A research team from the Institute of Agrochemistry and Food Technology (IATA) analyzes the influence of intestinal microorganisms on the incidence of coronavirus and on the severity of the symptoms of the disease
In collaboration with the Arnau de Vilanova Hospital in Valencia they are investigating the immunological mechanisms by which the microbiome can protect or aggravate the infection by COVID-19 in cancer patients and general population
A research team from the Institute of Agrochemistry and Food Technology (IATA), a center belonging to the Spanish National Research Council (CSIC), is studying the relationship between microorganisms living in the human intestine and the rate of infection by the SARS-CoV-2 virus that causes COVID-19 disease, as well as the severity of the symptoms associated with an excessive immune response in the body. The results, which are expected at the end of the year, will advance the knowledge of the infection caused by the coronavirus in patients of more risk like the oncological ones and in the rest of the population.
The intestinal microbiome (microorganisms and their genes) regulates the functioning of our immune system, and can influence the risk of suffering infections and the defensive response against them. In order to evaluate if this also happens in the infection by the coronavirus SARS-CoV-2, the research team led by the research professor of the CSIC in the IATA Yolanda Sanz Herranz works in the project "Influence of the intestinal microbiome in the infection COVID-19 and in the effectiveness of the immunotherapy in patients with cancer and controls-BICOIN", financed by the Platform Global Health of the CSIC.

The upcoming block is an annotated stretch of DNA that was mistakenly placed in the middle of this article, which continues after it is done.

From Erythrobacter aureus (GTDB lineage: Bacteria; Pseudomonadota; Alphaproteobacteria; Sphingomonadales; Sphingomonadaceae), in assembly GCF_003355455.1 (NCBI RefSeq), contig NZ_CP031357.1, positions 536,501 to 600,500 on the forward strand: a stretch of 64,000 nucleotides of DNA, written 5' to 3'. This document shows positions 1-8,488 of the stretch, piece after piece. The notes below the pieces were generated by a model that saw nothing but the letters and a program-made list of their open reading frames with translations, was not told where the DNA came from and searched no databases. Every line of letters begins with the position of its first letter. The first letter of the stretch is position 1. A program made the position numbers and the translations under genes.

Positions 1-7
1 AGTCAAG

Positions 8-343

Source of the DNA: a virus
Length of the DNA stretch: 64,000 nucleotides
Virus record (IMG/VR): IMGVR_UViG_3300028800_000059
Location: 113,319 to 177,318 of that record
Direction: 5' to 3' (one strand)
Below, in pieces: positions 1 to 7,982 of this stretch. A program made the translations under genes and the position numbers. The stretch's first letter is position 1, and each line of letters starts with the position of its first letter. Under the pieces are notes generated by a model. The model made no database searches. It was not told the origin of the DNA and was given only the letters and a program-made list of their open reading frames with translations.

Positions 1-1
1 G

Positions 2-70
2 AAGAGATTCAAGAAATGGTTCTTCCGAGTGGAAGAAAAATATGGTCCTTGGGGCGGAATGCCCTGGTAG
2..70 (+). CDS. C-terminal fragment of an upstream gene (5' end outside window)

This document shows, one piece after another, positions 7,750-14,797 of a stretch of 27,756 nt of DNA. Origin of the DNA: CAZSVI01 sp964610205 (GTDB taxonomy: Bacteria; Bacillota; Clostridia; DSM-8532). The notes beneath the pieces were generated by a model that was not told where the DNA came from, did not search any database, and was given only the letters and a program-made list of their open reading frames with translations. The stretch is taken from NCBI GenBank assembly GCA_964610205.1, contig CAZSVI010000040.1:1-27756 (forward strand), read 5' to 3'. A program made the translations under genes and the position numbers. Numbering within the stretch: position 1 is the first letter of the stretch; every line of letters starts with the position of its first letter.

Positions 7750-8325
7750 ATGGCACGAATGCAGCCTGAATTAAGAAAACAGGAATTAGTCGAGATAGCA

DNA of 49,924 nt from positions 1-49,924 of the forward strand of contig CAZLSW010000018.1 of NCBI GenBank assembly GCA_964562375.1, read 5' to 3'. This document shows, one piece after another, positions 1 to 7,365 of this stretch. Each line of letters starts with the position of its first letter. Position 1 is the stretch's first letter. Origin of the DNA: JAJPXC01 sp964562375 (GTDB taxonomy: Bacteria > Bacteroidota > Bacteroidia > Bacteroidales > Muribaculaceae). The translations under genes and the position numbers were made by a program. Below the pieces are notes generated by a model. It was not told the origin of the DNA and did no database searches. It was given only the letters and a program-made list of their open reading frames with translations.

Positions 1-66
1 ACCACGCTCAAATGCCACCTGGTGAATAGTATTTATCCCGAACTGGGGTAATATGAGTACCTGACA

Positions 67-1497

The project aims to determine whether the characteristics of the intestinal microbiome of the individual are related to the rate of infection by COVID-19 and the severity of the symptoms of the disease and its complications, derived from the development of the so-called 'cytokine storm'. This process occurs as a consequence of an excessive immune reaction that causes systemic inflammation and is related to clinical deterioration and mortality.
Furthermore, this project will serve to identify the immunological mechanisms by which the microbiome can confer protection or susceptibility to COVID-19 infection and influence the individual's immune response. For example, in the generation of protective antibodies against the virus and in the response to immunotherapies (a type of cancer therapy that inhibits the point of immune control) in oncological patients, processes that could also protect against COVID-19 infection.
For Yolanda Sanz, "this study will allow a better prediction of the risk and prognosis of the disease, integrating information not only of the subject's genome and its comorbidities, but also of its microbiome, that is to say, to define more precisely who are the patients of more risk". For the IATA-CSIC researcher, this will also "allow a more precise prediction of the efficacy of immune-based therapies, by including oncological patients subjected to these treatments in the study".
The research team hopes to have the first results of the study by the end of this year. These will advance knowledge about SARS-CoV2 infection in higher risk patients such as cancer patients, as well as in the general population, helping to mitigate and overcome the effects of the pandemic. The study has been financed by the Global Health Platform of the CSIC and is being carried out in collaboration with the Arnau de Vilanova Hospital in Valencia.